Calling it “a potential game-changer" for start-ups and small businesses, President Obama has signed legislation that will, depending on your point of view, either improve the economy by creating jobs or pave the way for the wholesale fleecing of unwitting investors, many of them older Americans.
The bill, styled the JOBS (Jumpstart Our Business Startups) Act, sailed through the House by a vote of 380-41, with lawmakers from both parties hailing it as a way to boost a languid economy, and through the Senate by a vote of 73-26. President Obama has said that he will sign the legislation.
The JOBS Act aims to free entrepreneurs of regulatory red tape, making it easier for “emerging growth companies” to raise capital. That, argue the bill’s proponents, including a large number of venture capitalists, will help create jobs, as well as innovative enterprises.
Obama said that the legislation represents "exactly the kind of bipartisan action we should be taking in Washington to help our economy."
Critics of the measure, who’ve called it everything from “a disgrace” (Arthur Levitt, former chairman of the Securities and Exchange Commission) to “investor rip-off legislation” (journalist Robert Kuttner), say that it will roll back important investor protections, including some put in place in 2002 after the Enron and WorldCom accounting scandals.
The JOBS Act will change the rules in three major ways.
1. It will exempt companies with annual revenue of less than $1 billion from certain financial disclosure and governance requirements in connection with initial public offerings (IPOs) of stock. Under current law, companies that seek to go public are required to file detailed disclosure documents about their finances and operations with the Securities and Exchange Commission, which vets the filings before it authorizes IPOs.
2. The law will allow small companies to raise up to $1 million a year through “crowdfunding” — the sale of small amounts of stock to many investors — without registering the shares for public trading with the SEC.
3. Under current law, small companies that offer and sell stock under a provision of the Securities Act that allows them to bypass normal SEC registration are barred from general solicitation of investors. The law will free those companies to solicit investors virtually without restriction.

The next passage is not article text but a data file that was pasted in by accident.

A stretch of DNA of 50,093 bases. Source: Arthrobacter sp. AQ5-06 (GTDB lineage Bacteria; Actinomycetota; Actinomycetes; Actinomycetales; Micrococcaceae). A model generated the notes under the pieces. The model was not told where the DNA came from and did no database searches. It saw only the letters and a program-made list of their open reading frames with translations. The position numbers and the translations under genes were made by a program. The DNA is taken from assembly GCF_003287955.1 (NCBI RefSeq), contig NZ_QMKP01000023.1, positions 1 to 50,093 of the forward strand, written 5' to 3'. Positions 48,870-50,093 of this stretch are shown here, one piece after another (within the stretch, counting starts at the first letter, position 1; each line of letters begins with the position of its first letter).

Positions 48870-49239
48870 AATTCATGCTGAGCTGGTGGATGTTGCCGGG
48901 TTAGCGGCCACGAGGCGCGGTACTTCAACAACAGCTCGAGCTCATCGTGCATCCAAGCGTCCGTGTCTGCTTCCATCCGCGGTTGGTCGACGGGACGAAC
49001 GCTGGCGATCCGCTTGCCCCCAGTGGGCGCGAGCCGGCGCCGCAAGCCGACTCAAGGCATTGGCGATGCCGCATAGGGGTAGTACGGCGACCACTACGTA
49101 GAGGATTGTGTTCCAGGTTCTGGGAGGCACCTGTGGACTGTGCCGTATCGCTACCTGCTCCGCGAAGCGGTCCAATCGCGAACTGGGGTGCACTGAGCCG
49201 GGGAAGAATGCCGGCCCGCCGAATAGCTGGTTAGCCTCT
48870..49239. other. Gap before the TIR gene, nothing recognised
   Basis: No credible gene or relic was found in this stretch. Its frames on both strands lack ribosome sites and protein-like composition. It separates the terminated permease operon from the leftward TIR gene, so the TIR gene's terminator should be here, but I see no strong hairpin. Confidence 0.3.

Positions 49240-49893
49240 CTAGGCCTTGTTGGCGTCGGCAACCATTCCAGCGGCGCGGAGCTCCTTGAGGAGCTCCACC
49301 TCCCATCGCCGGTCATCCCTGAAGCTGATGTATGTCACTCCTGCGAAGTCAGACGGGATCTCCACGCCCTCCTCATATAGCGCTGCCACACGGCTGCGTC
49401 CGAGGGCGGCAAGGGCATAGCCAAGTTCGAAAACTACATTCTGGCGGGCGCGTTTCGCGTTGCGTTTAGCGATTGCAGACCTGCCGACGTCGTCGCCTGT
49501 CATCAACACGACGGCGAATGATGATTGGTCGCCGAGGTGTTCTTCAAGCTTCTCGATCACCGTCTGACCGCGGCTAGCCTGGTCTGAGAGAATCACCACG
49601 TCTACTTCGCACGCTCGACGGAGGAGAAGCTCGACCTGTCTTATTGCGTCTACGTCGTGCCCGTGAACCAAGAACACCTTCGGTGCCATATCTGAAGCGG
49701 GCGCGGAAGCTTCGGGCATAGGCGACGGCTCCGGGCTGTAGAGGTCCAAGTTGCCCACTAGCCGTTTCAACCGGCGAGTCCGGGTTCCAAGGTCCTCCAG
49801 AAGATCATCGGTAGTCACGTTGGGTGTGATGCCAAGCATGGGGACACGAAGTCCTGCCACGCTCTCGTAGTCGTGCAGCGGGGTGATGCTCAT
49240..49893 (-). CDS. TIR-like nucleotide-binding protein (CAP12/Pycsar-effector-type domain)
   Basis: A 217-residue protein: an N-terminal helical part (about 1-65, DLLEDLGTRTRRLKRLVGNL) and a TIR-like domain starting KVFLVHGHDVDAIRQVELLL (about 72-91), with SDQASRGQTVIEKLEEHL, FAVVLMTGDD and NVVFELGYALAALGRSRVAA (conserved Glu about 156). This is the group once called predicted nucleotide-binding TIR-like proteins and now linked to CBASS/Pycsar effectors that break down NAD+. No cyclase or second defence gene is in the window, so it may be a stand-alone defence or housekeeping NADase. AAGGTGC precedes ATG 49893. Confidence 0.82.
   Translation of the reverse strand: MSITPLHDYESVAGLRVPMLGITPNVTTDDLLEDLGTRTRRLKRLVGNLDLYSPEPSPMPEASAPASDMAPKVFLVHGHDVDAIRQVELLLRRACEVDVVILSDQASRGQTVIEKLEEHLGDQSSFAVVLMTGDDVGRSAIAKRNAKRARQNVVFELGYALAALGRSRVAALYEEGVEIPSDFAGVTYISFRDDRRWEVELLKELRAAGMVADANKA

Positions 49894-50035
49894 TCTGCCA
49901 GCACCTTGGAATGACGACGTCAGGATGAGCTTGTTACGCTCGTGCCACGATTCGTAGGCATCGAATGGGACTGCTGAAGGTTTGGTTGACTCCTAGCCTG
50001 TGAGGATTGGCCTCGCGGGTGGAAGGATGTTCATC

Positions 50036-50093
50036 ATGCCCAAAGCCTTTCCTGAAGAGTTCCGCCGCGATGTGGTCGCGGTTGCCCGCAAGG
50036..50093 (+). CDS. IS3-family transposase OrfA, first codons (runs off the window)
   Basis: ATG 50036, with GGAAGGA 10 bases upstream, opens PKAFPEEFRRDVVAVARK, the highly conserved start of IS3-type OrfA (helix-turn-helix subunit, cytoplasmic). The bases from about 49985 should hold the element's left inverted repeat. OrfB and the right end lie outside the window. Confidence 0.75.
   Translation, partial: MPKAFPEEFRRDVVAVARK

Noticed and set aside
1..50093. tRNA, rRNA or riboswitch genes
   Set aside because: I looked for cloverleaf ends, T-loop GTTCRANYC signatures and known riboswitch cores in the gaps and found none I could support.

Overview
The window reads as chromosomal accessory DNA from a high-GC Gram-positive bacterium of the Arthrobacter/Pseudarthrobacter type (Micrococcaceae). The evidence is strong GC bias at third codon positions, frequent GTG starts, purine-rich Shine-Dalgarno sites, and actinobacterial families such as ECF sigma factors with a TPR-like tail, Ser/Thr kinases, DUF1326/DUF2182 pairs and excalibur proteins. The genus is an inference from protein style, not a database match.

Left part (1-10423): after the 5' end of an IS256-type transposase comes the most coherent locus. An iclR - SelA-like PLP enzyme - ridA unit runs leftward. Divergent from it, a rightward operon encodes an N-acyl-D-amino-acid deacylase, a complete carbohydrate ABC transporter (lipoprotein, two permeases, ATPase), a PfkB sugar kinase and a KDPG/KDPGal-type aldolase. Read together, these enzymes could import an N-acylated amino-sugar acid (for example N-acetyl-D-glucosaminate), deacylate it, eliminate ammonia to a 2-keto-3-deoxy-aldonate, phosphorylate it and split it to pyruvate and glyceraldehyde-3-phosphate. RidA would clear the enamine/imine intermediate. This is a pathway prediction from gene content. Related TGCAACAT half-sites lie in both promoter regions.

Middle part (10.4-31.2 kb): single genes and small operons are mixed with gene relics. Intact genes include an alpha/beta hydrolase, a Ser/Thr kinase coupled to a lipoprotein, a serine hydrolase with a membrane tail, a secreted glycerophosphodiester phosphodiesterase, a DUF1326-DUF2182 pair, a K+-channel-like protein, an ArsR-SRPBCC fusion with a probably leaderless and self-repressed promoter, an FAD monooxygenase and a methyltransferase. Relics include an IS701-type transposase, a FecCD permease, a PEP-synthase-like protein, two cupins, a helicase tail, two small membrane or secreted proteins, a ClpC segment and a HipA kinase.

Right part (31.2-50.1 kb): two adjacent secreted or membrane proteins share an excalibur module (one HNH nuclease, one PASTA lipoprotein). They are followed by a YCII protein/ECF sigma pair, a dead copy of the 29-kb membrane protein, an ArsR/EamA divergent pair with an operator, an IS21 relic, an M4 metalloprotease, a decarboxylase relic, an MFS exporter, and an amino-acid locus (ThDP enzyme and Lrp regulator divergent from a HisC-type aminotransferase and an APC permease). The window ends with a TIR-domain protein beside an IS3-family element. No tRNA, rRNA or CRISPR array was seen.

The measure has drawn criticism from many advocates for consumer protection, including AARP. In a letter to congressional leaders, Joyce Rogers, AARP’s senior vice president for government affairs, noted that “older investors ... with a lifetime of savings and investment are disproportionately represented among the victims of securities fraud.” Without the inclusion of additional safeguards, she said, the legislation could “open the floodgates to a repeat of the kind of penny stock and other ‘boiler room’ frauds that have ensnared financially unsophisticated and vulnerable investors in the past.”
And, Rogers warned, crowd-funding websites, in the worst cases, “could become the new turbo-charged pump-and-dump boiler room operations of the Internet age.”
Lynn E. Turner, a former chief accountant at the SEC, sounded a similar warning. “People come to the elderly, who are the most likely to say ‘I’ve got to have enough money to pay my bills,’” he said. “They’ll tell them, ‘This is the next Google, this is the next Facebook,’ and put the hard sell on them. I’ve seen it happen with my own mother-in-law. People try to sell these things and make them sound wonderful and yet they aren’t.”
Turner said that passage of the JOBS Act was all but a foregone conclusion, partly because deep-pocketed venture capitalists — who are generous campaign contributors — lined up behind it.
“This is a train wreck in the making, and I just don’t think we’re going to avoid it,” he said. “We’re in an election year, and those people [running for reelection] will do anything for the cash they need to keep their jobs.”
Kirk Victor is a contributing editor of National Journal.
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